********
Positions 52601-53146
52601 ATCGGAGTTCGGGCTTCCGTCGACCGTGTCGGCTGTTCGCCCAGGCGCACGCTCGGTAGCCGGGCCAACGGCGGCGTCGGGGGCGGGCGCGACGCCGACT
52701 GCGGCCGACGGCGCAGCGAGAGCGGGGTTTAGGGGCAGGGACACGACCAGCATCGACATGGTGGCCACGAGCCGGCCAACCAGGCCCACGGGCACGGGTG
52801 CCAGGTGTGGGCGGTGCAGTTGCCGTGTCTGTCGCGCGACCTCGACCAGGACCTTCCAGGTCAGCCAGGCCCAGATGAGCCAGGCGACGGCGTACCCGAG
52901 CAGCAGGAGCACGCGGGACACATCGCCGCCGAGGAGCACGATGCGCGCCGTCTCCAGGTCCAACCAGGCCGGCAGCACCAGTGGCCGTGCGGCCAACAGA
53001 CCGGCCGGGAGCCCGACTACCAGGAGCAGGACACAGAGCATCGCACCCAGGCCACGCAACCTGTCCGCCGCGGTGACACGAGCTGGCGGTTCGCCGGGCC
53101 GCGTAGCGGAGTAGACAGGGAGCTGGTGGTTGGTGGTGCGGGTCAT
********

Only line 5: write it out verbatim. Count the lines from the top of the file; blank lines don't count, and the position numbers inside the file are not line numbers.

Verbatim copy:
52901 CAGCAGGAGCACGCGGGACACATCGCCGCCGAGGAGCACGATGCGCGCCGTCTCCAGGTCCAACCAGGCCGGCAGCACCAGTGGCCGTGCGGCCAACAGA